Following this extraordinary opening is the UK premiere of The First Morning of the World written by Academy Award-winning English composer Rachel Portman with libretto by Gene Scheer, who frequently works with DiDonato’s long-time collaborator Jake Heggie.

Knowing that his new piece comes after The Unanswered Question, Sheer’s first line is ‘There is a language without question marks; you can read it in the rings of trees and in the wind and in the river and in the sound of birds singing. Has their song changed from the first morning of the world?’ It then takes us on a journey of more questions, asking for the grace to be able to speak that language. 

‘It was very important for us in this project to create a new piece and to have the birth of something, because the whole thing is about planting seeds, putting seeds of music, ideas, questions, maybe even answers along the way and seeing what fruit comes from them,’ says DiDonato. ‘Rachel is such a beautifully sensitive, attuned human being and composer. That searching and sensitivity comes through her music.’

‘This project and this piece is a call to remember that this language exists, that we’re a part of it, and the gifts and the revelations that come to us if we can open back up and value, listen and engage with it. This isn’t just about avoiding climate disaster, it’s about giving ourselves the fullness of the life that’s here now, and connecting to that.’

Journeying through two centuries of works by the likes of Mahler, Gluck, Wagner and others, the concert closes with one of DiDonato’s showcase pieces, Handel’s 'Ombra mai fù’ from Serse. Inspired by the idea of sitting in the shade of a plane tree, it is one of the composer’s most famous and popular vocal works. It’s the perfect ending for a project that’s ‘trying to tell the story of perfection, the story of paradise, the story of being inundated and flooded with beauty, love, nature in its extraordinary balance,’ says DiDonato. ‘I would venture a guess that we’ve all had access to that feeling at one time or another. I find that when I listen to a story, when I’m carried away by music, it connects me to that glimpse a little bit longer. That’s what we want to build.’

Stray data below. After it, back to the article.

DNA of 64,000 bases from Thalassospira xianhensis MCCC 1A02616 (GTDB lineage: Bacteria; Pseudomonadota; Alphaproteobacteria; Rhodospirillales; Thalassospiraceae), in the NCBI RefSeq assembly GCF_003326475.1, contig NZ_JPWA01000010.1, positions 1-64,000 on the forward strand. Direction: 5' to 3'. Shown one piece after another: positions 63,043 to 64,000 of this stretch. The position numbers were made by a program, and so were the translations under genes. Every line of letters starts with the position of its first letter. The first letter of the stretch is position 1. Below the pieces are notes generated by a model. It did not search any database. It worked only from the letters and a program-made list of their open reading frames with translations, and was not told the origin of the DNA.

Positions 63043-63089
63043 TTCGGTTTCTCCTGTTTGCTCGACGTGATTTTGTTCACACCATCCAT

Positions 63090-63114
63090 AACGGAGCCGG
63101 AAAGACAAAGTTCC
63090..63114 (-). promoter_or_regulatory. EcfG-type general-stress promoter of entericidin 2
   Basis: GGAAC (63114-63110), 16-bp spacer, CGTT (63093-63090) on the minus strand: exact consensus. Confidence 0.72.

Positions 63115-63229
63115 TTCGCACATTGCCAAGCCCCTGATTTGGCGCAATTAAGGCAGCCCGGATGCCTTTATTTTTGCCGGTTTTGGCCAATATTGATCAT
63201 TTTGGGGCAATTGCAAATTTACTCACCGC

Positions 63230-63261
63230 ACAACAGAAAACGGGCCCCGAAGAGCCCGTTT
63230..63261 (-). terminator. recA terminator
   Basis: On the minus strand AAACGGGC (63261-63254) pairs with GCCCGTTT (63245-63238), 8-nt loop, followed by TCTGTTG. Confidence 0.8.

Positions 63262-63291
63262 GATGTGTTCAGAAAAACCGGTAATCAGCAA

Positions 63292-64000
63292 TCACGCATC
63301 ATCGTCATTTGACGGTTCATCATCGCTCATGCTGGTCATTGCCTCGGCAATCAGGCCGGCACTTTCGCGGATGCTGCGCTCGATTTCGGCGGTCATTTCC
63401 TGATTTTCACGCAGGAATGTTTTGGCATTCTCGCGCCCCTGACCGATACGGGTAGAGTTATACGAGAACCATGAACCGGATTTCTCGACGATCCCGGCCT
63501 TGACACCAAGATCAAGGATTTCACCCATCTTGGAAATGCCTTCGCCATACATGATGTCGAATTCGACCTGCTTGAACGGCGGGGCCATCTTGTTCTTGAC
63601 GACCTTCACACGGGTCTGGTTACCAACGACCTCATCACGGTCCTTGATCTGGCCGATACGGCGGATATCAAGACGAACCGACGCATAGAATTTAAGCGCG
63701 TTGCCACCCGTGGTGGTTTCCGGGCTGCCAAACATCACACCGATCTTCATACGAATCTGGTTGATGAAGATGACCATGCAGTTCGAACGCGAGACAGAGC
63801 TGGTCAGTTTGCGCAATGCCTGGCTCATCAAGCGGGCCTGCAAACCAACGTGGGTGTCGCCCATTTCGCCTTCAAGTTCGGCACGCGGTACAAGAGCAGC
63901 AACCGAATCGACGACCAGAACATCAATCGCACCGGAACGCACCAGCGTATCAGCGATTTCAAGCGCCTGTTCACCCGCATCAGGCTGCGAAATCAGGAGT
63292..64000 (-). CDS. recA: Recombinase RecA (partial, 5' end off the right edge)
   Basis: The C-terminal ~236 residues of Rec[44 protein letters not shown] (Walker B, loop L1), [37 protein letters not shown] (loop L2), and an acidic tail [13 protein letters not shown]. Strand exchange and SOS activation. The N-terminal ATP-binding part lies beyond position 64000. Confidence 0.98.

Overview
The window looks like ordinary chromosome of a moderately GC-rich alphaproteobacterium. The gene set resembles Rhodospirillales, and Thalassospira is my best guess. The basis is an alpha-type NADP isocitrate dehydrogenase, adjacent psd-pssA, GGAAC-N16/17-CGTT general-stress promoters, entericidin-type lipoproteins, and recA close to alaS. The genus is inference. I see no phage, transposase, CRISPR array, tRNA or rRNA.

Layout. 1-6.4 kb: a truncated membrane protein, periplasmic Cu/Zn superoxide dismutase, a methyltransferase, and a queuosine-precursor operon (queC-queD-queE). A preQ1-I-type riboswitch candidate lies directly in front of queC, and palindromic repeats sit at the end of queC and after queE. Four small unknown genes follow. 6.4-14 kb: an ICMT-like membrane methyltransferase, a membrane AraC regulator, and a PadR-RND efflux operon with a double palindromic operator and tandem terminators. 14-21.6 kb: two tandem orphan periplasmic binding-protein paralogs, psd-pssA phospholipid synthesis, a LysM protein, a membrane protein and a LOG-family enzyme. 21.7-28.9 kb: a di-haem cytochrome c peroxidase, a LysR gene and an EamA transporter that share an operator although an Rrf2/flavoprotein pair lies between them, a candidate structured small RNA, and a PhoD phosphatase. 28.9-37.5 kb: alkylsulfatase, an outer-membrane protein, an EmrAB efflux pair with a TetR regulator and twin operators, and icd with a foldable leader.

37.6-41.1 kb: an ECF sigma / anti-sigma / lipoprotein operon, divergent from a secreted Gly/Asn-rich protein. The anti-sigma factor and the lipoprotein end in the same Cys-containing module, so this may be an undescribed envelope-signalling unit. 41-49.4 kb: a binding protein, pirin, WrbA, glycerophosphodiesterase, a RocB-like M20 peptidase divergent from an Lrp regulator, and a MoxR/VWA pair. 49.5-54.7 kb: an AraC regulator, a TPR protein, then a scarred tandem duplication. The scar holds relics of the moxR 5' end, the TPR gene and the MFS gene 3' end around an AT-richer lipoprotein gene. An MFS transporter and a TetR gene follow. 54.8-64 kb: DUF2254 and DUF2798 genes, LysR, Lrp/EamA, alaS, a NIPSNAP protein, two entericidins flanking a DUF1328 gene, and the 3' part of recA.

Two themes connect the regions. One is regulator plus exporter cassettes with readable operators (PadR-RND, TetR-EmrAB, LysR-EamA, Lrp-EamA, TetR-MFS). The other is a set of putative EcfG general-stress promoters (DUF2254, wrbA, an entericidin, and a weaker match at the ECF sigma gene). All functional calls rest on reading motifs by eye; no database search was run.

© James Drury

Programme and performers


Charles Ives The Unanswered Question
Rachel Portman The First Morning of the World (UK premiere*)
Gustav Mahler ‘Ich atmet einen linden Duft’ from Rückert-Lieder
Biagio Marini ‘Con le stelle in ciel che mai’ from Scherzi e canzonette
Josef Myslivecek ‘Toglierò le sponde al mare’ from Adamo ed Eva
Aaron Copland ‘Nature, the Gentlest Mother’ from Eight Poems of Emily Dickinson
Giovanni Valentini Sonata enharmonica
Francesco Cavalli ‘Piante ombrose’ from La Calisto
Christoph Willibald Gluck 'Danza degli spettri e delle furie: Allegro non troppo’ from Orfeo ed Euridice
Christoph Willibald Gluck ‘Misera, dove son… Ah! non son io che parlo’ from Ezio
George Frideric Handel ‘As with rosy steps the morn’ from Theodora
Gustav Mahler 'Ich bin der Welt abhanden gekommen’ from Rückert-Lieder

*Commissioned by University Musical Society of the University of Michigan; the Harriman-Jewell Series, Kansas City; Abu Dhabi Music & Arts Foundation; and Cal Performances at University of California, Berkeley


il Pomo d'Oro
Maxim Emelyanychev
Joyce DiDonato executive producer and mezzo-soprano
Manuel Palazzo actor
Bishop Ramsey CE School Choir
Music Centre London Choir
Marie Lambert-Le Bihan
stage director
John Torres lighting designer


Translations by Richard Stokes © author of The Book of Lieder (Faber, 2005) and The Complete Songs of Hugo Wolf (Faber, 2021)

Artist biographies